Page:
first_imgThe West Side Food Security Council — a coalition of 16 community leaders and six Notre Dame students — met Jan. 28 to create a plan of action in addressing the problem of food insecurity in South Bend. Student government’s eND Hunger campaign, an initiative of the student body president Catherine Soler and student body vice president Andrew Bell’s administration, led the council’s formation. Beth Simpson, chair of the campaign, said residents are not having trouble with the amount of food so much as the type of food they have access to. “There’s a high percentage of South Bend residents who experience food insecurity. Food security is the more proper way to describe hunger in America today,” she said. “Americans today aren’t struggling with a lack of food in general but rather a lack of healthy food options.” Simpson said a crucial initial step in addressing the issue was soliciting community feedback. “We sought first of all to gauge what it is the community articulates as its needs,” she said. This feedback was fielded during three meetings with the council, the third of which resulted in two solutions for food insecurity, the first of which is in the form of direct aid for families eligible for food stamps. “The fund will double the value of purchases made by food stamps and WIC [Women Infants Children] on local, healthy produce,” she said. “Our council, right now, is seeking to articulate the exact structure of this fund as well as beginning to look into funding opportunities.” The second facet of the plan is a community center focused on nutrition-related issues. The Student International Business Council will be heading up the business planning of the center, which will be constructed in the LaSalle Square area — an area of high poverty. “It’s one of the regions of highest poverty, around LaSalle Square. It’s an identified food desert, so there is no access to a grocery store,” she said. “Within the two mile radius of LaSalle square, 28 percent of the residents have a [household] income of less than $15,000, and 50 percent have an income of less than $28,000 a year, meaning 50 percent of them are food-stamp eligible.” The community center would house the Urban Garden Market, one of the non-profits whose leaders serve on the council. The center could also hold a small-scale grocer and possibly house the Purple Porch Co-op, another member of the council, which could potentially vend produce to residents. Simpson said the center would also serve as a place for residents to engage the problem of food insecurity personally. “Our center will have a kitchen in it. That kitchen will be used for cooking demonstrations and nutritional education,” she said. “We’re also looking into how to incorporate micro-venturing within the center. We recognize sustainability is key but most important is that the community has ownership and is invested.” The council’s work, Simpson said, is a unique opportunity for the Notre Dame community to work with the South Bend community in a multitude of ways. “It’s exciting for Notre Dame students because this is an entirely organic initiative. The council arose because of the vision of Notre Dame student government and the Center for Social Concerns coming together,” she said. After the council meets on the Feb. 18 to break into subcommittees, Simpson plans to hold an informational meeting for students looking to get involved, tentatively scheduled for Feb. 21. “I encourage interested students to attend the meeting on the 21st and also just to contact me at [email protected]” Simpson said the council’s work is a natural extension of the University’s mission as a Catholic institution. “It’s Catholic identity is one thing that distinguishes this University, in particular that our academics are driven by a core set of values, among them service to the community,” she said. “This initiative represents a means by which students can engage through service, academics and direct involvement in the community to live out the University’s Catholic mission.”last_img read more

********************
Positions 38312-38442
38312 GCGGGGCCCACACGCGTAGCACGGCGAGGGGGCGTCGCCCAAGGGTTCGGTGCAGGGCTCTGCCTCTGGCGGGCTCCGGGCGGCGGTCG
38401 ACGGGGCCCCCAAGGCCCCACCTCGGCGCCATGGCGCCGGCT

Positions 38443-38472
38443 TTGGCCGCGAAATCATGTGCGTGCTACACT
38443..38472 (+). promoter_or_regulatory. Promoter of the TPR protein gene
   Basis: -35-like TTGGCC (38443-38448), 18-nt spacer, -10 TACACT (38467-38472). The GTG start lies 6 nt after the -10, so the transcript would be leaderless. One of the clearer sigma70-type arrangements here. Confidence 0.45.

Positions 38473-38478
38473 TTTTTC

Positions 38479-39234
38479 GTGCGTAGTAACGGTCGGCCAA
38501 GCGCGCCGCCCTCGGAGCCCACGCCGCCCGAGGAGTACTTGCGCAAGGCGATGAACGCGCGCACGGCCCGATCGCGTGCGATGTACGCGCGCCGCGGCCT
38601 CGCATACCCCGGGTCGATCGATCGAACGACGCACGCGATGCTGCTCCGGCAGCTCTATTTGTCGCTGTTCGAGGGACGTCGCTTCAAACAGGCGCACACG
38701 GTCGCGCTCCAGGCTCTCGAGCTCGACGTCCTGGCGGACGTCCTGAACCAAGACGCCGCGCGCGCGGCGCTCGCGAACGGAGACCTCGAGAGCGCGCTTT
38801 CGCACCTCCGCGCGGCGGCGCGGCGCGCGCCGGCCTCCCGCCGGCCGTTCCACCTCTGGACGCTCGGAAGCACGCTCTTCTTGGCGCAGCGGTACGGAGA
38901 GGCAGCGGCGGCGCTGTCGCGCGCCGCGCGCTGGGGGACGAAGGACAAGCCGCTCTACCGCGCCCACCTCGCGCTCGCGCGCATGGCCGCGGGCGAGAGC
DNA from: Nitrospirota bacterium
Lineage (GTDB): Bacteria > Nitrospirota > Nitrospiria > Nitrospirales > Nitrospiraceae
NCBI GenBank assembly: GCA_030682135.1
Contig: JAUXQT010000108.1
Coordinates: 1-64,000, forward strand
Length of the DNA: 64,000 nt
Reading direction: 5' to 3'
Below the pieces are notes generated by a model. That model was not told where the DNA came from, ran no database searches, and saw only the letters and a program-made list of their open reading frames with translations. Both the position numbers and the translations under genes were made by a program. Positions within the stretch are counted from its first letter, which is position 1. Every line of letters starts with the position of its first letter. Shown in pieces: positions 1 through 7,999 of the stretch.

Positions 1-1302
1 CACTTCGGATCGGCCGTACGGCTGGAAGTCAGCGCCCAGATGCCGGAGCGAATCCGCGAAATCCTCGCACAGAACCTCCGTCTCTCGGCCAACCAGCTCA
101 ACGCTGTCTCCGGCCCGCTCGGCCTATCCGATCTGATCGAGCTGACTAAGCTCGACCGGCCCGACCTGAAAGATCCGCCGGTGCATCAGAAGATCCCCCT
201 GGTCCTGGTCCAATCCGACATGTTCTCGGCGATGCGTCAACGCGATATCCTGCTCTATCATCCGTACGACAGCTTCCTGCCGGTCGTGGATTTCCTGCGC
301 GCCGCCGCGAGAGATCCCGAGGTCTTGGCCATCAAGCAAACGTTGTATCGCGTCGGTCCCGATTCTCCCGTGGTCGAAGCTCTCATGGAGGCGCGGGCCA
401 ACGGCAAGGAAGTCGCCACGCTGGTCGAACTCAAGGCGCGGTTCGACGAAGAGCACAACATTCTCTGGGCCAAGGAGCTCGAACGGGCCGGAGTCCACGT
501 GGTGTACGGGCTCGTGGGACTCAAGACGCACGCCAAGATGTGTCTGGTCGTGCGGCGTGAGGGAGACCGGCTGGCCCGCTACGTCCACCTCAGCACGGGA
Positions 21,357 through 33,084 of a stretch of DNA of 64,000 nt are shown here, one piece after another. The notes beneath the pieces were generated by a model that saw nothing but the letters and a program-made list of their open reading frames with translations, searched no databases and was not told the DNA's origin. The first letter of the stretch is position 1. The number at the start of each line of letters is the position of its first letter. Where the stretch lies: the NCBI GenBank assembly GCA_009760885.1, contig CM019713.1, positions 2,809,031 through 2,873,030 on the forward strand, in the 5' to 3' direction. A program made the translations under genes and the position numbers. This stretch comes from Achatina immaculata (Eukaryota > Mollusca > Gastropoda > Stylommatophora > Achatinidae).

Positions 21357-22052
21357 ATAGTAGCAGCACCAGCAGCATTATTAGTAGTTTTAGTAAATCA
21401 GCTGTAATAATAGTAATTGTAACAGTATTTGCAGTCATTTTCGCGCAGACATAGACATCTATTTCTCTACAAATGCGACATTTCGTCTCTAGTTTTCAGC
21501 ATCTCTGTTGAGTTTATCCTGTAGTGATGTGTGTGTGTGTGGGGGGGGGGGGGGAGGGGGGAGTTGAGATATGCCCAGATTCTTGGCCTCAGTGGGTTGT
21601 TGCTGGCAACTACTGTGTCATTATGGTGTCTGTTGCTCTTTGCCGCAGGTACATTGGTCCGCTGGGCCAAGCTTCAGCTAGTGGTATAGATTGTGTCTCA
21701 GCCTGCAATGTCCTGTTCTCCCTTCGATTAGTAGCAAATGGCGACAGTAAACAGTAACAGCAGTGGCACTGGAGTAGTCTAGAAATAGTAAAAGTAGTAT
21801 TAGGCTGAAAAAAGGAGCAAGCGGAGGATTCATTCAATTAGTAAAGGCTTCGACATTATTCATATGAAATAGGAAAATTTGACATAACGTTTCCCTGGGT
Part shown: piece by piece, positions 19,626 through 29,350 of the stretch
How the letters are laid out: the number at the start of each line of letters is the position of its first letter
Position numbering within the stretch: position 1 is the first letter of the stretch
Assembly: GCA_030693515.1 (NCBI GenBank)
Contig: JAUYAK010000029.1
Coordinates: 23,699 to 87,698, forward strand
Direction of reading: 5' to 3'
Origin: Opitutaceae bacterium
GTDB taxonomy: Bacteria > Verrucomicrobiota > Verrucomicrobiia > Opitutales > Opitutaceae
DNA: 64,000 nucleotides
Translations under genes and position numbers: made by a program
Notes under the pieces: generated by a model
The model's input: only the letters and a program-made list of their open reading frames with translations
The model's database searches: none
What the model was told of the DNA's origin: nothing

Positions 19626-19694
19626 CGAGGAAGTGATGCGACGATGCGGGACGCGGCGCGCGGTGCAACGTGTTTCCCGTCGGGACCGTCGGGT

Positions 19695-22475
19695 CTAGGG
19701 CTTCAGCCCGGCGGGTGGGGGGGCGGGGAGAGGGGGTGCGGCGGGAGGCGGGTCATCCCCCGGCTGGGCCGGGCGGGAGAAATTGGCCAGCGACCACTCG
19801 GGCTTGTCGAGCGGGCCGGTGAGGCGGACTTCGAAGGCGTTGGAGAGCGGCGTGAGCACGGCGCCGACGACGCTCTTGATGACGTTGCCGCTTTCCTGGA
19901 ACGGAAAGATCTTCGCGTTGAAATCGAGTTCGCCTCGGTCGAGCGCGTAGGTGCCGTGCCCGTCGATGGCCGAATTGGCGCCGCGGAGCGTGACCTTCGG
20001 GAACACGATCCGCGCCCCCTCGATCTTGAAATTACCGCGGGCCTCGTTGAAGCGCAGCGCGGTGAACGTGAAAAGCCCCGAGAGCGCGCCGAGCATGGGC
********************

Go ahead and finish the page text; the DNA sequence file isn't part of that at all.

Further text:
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3 takeaways from Syracuse’s 82-51 national championship loss to Connecticut